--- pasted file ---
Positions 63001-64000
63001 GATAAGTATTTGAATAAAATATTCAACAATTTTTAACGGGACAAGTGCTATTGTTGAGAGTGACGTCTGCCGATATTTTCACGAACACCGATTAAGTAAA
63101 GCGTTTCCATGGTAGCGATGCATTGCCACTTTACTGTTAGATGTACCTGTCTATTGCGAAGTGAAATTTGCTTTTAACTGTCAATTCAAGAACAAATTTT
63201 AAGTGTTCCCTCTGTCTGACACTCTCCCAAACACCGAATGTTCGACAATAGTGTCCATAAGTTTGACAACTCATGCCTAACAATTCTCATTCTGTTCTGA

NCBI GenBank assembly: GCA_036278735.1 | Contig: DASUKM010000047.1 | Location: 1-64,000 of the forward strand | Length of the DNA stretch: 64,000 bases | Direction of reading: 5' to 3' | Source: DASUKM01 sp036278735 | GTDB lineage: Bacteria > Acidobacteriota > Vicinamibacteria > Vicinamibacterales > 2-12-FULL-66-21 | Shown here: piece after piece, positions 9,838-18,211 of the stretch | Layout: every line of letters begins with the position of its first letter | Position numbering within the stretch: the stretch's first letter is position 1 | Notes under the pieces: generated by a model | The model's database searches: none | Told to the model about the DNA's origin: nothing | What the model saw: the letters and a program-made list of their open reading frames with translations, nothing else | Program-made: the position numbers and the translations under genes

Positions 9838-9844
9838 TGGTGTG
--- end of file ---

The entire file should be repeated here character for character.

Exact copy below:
Positions 63001-64000
63001 GATAAGTATTTGAATAAAATATTCAACAATTTTTAACGGGACAAGTGCTATTGTTGAGAGTGACGTCTGCCGATATTTTCACGAACACCGATTAAGTAAA
63101 GCGTTTCCATGGTAGCGATGCATTGCCACTTTACTGTTAGATGTACCTGTCTATTGCGAAGTGAAATTTGCTTTTAACTGTCAATTCAAGAACAAATTTT
63201 AAGTGTTCCCTCTGTCTGACACTCTCCCAAACACCGAATGTTCGACAATAGTGTCCATAAGTTTGACAACTCATGCCTAACAATTCTCATTCTGTTCTGA

NCBI GenBank assembly: GCA_036278735.1 | Contig: DASUKM010000047.1 | Location: 1-64,000 of the forward strand | Length of the DNA stretch: 64,000 bases | Direction of reading: 5' to 3' | Source: DASUKM01 sp036278735 | GTDB lineage: Bacteria > Acidobacteriota > Vicinamibacteria > Vicinamibacterales > 2-12-FULL-66-21 | Shown here: piece after piece, positions 9,838-18,211 of the stretch | Layout: every line of letters begins with the position of its first letter | Position numbering within the stretch: the stretch's first letter is position 1 | Notes under the pieces: generated by a model | The model's database searches: none | Told to the model about the DNA's origin: nothing | What the model saw: the letters and a program-made list of their open reading frames with translations, nothing else | Program-made: the position numbers and the translations under genes

Positions 9838-9844
9838 TGGTGTG